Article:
The apparatus includes means for clamping the shaft of the needle'N and reciprocating it over the abrading element, this means comprising a reciprocable carriage incorporating mechanisms for adjusting the relation of the needle to the abrasive stones to secure the proper angle or bevel of the point of the needle and means for feeding the needle into engagement with the stone. Obviously, an arrangement for this purpose may be widely varied in structure. A form of apparatus which is simple in structure and light in weight which has been devised for the purpose comprises two uprights 26 and 2'! fixed to the base and bored to receive two rods 28 and 29 slidable in the uprights. A support 3| fixed to the rod 28 by a setscrew 32 is pivoted by a pin 33 to a clevised adjusting member 34 formed with a clearance slot 35 for the rod 29. An adjusting screw 38 passes through a transverse bore in the rod 29 and is formed with a shoulder 31 bearing against the rod. The portion of the screw 38 beyond the shoulder is unthreaded and extends into a bore 38 in the member 34. A coil spring 39 urges the member 34 upwardly, but, as will beappare'nt, it may be moved downwardly by adjustment of the screw 35 or by pressure on the member 34. The spring 39 allows for depression of the needle against the abrasive by manual force thereon.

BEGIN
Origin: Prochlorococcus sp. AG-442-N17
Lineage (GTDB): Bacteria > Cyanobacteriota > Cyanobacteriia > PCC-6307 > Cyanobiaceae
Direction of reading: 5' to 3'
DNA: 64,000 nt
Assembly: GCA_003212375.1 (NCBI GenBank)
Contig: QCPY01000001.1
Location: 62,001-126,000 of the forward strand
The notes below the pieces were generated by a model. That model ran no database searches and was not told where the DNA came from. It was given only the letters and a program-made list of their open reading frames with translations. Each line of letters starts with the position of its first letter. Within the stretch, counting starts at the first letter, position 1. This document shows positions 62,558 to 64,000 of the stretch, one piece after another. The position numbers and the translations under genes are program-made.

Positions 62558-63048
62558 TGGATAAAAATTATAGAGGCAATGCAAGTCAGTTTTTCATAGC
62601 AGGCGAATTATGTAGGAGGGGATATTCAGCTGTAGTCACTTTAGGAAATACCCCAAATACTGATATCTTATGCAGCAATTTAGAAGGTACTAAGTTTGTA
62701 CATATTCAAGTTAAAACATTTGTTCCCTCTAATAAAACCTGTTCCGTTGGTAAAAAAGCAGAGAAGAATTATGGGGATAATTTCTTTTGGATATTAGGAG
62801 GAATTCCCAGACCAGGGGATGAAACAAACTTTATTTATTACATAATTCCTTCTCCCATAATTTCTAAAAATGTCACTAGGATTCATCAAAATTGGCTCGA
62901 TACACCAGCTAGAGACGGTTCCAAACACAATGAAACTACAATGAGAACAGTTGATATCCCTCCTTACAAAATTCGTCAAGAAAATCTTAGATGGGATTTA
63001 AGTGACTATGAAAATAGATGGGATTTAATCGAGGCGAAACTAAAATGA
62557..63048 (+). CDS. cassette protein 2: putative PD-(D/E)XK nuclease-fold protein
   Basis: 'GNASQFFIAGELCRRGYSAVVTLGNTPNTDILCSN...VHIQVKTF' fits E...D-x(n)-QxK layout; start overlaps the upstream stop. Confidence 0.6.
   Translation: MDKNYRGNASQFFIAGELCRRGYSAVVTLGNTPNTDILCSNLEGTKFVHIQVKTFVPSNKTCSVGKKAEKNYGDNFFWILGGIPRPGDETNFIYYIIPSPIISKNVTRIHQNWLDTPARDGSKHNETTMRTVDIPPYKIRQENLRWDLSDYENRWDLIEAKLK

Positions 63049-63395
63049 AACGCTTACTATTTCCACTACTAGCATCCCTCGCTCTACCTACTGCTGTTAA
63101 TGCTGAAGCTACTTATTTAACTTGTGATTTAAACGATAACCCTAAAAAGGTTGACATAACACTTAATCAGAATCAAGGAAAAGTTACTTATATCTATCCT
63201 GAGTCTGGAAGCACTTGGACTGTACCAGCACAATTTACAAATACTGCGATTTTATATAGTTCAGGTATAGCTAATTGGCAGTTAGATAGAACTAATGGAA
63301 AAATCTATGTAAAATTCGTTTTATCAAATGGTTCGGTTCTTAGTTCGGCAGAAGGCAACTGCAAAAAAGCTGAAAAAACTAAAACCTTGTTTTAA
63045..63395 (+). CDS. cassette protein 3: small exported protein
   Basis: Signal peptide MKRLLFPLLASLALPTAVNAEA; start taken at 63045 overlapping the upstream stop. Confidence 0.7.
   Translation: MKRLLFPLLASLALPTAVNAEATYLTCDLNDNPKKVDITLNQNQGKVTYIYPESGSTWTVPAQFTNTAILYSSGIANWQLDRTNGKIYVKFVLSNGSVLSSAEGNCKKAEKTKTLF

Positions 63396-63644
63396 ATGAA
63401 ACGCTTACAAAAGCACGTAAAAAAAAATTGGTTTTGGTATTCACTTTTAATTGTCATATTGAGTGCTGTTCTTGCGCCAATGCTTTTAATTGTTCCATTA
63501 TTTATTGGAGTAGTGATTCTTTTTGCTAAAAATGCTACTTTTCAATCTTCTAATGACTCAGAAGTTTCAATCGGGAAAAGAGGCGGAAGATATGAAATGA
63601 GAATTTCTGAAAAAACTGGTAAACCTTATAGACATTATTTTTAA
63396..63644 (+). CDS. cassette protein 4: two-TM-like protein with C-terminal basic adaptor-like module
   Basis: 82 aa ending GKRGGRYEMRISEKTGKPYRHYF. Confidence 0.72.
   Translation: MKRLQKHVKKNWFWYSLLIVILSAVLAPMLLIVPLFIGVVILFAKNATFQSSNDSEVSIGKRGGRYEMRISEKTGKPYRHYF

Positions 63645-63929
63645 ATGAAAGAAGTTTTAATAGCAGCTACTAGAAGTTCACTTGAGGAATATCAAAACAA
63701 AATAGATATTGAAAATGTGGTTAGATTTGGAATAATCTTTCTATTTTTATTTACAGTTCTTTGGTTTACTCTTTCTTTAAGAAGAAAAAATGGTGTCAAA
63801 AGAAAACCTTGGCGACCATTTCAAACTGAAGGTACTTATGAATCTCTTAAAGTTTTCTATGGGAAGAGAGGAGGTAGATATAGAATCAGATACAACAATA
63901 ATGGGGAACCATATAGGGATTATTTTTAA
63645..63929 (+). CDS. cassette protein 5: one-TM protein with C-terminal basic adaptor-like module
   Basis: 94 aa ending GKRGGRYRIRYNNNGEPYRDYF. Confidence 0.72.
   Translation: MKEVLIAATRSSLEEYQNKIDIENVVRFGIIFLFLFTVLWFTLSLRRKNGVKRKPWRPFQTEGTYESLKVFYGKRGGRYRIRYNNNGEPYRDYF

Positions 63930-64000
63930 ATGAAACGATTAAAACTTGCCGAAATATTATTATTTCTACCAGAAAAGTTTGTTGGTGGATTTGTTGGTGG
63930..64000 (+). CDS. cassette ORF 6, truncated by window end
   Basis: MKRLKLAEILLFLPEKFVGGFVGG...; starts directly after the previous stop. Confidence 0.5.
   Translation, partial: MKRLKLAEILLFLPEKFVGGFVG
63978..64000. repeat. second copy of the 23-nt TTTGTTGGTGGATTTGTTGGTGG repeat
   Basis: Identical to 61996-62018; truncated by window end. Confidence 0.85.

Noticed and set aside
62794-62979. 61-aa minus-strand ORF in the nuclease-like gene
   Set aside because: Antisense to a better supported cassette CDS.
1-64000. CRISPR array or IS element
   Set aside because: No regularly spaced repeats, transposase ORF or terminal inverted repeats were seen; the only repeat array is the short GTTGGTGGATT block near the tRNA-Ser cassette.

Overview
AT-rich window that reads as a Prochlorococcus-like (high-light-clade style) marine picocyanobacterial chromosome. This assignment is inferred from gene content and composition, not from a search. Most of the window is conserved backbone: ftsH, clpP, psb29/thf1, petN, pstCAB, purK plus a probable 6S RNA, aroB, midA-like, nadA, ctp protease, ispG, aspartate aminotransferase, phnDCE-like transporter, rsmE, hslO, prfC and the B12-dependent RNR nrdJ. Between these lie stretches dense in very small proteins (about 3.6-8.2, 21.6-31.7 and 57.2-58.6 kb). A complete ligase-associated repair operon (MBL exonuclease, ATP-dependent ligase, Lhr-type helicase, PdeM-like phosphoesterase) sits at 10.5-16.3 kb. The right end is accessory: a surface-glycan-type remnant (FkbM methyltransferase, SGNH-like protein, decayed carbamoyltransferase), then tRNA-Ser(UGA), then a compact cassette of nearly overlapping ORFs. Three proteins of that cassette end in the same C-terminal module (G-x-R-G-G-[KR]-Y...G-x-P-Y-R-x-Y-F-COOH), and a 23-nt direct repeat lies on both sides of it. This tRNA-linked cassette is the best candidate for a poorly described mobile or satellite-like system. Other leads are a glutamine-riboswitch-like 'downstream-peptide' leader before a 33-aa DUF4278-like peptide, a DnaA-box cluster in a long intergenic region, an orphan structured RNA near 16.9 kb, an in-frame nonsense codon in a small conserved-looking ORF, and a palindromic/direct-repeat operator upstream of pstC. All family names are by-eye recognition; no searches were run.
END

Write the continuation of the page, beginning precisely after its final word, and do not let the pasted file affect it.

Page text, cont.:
A needle slide 4| is mounted on the support 3| to slide toward and away from the abrading element, being formed with a groove 42 on its under surface which receives the support 3|. A feed screw 43 is threaded in the end of the support 3| and is formed with an unthreaded portion passing through an opening 44 in the slide 4|. A pinch collar 45 is fixed on the feed screw 43 abutting the end portion of the slide ii so that the feed screw 43 is rotatable in the slide 4% but incapable of axial movement relative thereto, so that rotation of the screw 43 moves the slide 4| toward or away from the abrading element. A pin 4; fixed in the inner end of the slide 4| is received in a bore =18 in the support 3| to retain the slide 4| in engagement with the support 3|.